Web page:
Drugmaker restarts race to boost ‘good’ cholesterol

Merck & Co. is betting it can succeed where Pfizer Inc. failed, with a new type of drug to combat heart disease by raising good cholesterol levels.

New Jersey-based Merck will report results from an advanced trial of its drug next week, four years after Pfizer abandoned a similar pill linked to heart attacks.

The new treatments could be the biggest advance against heart disease in the two decades since the arrival of statins, a group of drugs led by New York-based Pfizer’s Lipitor. Results showing Merck’s pill doesn’t cause the same side effects that sidelined Pfizer’s good cholesterol pill may propel Merck into a $15 billion annual market, according to Decision Resources.

Merck’s study will be the first advanced research to emerge from the family of medicines known as CETP inhibitors since New York-based Pfizer’s pill torcetrapib failed. Indianapolis-based Eli Lilly and Co. and Swiss firm Roche Holding AG are testing similar pills.

Lilly is in the second of three stages of testing its drug in the same family of medicines, according to the U.S. website that tracks studies. Lilly spokeswoman Judy Moore said the company had no comment on its cardiovascular drugs in development.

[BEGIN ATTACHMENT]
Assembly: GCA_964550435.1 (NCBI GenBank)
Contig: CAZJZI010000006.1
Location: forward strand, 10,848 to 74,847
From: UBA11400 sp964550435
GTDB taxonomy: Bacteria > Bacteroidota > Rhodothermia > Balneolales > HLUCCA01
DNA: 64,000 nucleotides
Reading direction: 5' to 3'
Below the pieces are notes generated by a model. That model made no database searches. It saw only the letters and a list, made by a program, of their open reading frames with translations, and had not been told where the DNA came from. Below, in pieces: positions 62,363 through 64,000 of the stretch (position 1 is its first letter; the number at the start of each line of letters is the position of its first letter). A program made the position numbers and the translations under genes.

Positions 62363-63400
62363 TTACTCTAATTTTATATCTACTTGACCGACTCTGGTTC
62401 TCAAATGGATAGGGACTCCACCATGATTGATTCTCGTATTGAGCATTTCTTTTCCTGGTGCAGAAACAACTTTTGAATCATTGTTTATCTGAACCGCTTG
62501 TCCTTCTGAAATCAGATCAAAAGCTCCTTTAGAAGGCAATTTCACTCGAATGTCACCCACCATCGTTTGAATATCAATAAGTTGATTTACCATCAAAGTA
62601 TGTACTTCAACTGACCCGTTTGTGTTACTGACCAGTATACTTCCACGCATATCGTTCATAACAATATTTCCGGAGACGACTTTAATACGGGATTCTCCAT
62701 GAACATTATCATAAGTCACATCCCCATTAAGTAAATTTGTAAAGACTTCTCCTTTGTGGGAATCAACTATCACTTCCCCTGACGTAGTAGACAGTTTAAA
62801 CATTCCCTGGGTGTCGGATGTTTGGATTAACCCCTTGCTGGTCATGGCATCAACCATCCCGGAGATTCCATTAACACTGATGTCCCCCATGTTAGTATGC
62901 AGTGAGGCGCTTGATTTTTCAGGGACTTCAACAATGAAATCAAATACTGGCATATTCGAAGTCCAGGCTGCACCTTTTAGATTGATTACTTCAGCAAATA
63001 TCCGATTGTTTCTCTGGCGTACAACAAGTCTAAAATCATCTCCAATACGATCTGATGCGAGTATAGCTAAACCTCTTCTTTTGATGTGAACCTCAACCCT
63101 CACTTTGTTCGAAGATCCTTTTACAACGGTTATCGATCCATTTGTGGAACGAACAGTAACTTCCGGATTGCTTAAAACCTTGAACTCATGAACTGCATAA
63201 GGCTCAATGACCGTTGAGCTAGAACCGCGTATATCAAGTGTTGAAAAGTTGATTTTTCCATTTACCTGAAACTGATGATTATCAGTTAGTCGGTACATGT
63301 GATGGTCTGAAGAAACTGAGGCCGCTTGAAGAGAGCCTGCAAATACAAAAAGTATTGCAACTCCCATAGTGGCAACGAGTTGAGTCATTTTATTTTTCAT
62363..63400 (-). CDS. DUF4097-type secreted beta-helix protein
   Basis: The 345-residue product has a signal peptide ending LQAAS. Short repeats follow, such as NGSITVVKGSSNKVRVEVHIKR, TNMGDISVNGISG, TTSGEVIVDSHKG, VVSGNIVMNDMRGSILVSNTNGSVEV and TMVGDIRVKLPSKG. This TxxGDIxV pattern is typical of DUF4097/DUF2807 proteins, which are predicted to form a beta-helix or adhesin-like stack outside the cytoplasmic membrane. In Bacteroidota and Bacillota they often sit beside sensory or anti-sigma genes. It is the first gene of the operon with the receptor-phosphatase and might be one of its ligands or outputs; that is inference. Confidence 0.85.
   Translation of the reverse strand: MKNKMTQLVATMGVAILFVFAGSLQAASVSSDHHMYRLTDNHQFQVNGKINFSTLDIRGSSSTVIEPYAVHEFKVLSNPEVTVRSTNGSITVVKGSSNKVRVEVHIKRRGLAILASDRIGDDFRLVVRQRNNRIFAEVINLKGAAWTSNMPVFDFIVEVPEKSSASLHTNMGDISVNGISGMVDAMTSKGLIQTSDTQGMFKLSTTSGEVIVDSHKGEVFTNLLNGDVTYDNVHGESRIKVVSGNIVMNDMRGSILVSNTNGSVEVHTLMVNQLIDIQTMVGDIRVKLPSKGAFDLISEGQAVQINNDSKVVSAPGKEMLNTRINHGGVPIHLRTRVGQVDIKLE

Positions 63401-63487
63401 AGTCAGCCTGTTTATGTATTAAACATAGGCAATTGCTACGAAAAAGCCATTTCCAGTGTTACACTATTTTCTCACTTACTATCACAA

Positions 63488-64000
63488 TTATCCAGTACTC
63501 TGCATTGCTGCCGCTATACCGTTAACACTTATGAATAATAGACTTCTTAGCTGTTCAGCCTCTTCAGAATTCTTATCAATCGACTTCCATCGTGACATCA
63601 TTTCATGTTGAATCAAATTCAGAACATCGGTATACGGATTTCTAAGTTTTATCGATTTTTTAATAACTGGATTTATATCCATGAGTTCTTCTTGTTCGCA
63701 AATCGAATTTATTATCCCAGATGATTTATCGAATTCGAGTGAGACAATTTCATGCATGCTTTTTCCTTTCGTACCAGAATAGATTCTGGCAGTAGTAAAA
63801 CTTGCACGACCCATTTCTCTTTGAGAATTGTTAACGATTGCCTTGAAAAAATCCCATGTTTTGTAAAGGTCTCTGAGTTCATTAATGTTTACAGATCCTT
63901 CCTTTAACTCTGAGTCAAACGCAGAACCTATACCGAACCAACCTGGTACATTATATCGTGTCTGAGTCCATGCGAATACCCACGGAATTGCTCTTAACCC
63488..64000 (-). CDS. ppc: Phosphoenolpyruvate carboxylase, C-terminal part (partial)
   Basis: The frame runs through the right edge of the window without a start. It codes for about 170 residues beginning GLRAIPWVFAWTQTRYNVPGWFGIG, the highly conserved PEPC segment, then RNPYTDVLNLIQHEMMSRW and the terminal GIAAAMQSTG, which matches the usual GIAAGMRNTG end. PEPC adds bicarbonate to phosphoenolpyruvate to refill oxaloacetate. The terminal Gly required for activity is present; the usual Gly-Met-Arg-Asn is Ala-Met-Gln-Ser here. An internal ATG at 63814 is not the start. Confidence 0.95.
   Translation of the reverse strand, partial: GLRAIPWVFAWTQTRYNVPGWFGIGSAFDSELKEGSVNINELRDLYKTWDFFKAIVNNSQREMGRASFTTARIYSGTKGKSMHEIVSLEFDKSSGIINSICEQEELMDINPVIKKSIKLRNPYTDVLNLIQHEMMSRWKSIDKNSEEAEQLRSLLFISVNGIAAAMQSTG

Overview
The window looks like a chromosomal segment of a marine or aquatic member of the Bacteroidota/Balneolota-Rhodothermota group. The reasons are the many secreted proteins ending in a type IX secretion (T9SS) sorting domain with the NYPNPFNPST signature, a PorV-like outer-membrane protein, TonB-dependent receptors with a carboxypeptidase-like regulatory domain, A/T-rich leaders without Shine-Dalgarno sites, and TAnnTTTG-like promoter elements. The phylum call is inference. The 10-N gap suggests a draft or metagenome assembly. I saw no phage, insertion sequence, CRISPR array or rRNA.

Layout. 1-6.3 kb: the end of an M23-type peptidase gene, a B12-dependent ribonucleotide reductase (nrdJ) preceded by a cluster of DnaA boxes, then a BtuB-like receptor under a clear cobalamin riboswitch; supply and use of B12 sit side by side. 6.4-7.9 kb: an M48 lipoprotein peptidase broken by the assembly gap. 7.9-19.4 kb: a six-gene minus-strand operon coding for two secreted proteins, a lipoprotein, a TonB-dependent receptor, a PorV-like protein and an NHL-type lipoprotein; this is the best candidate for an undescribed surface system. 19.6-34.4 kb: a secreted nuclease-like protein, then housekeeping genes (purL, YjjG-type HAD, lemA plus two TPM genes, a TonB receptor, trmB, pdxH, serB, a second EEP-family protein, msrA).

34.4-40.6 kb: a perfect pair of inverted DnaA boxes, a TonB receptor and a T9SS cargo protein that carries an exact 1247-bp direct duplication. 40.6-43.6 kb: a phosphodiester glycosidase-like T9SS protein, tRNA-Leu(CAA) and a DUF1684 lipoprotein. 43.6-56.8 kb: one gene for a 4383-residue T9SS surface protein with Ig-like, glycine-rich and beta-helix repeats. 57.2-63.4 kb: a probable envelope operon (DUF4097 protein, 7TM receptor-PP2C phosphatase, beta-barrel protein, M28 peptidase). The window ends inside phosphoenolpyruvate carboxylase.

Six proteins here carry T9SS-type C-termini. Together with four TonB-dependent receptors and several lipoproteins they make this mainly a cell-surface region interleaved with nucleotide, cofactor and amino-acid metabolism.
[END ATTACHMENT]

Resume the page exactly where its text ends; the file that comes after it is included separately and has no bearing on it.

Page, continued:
Merck’s medication “is looking to be a very promising agent,” said Rory Collins, co-director of the University of Oxford’s Clinical Trial Service Unit in England. “If we can add benefits by raising HDL, we could see an enormous public health benefit. But it’s a big gamble.”

The new drug is in a family of medicines known as CETP inhibitors, designed to boost levels of HDL that flush fat deposits from arteries to the liver to be purged from the body. Statins work by decreasing levels of LDL, or bad cholesterol, that clogs arteries and leads to heart attacks.

Merck will present research on its drug, anacetrapib, next week at the American Heart Association meeting in Chicago, hoping to revive the race to treat heart disease by raising HDL.

Cardiovascular disease, the leading cause of deaths in the U.S., kills about 830,000 people a year, according to the American Heart Association. As many as 100 million Americans have a deficit of good cholesterol, increasing their risk for heart attacks and strokes, said Scott Wright, a cardiologist at the Mayo Clinic in Rochester, Minnesota, in a telephone interview.

“We’ve done all we can do with lowering LDL cholesterol, and the residual risk remains high,” Wright said. “Being thin, getting weight down, exercising and eating healthy are the best ways to raise HDL, but those are challenging for most people. We probably need medication to help the lifestyle changes.”

Four years ago, Pfizer abandoned a good-cholesterol drug it spent $1 billion to develop after a study found it caused deaths. An analysis found patients taking it were 60 percent more likely to die than those who didn’t receive it.

Pfizer’s pill failed because it unexpectedly increased levels of a hormone called aldosterone, linked to fatty plaque buildup and high blood pressure.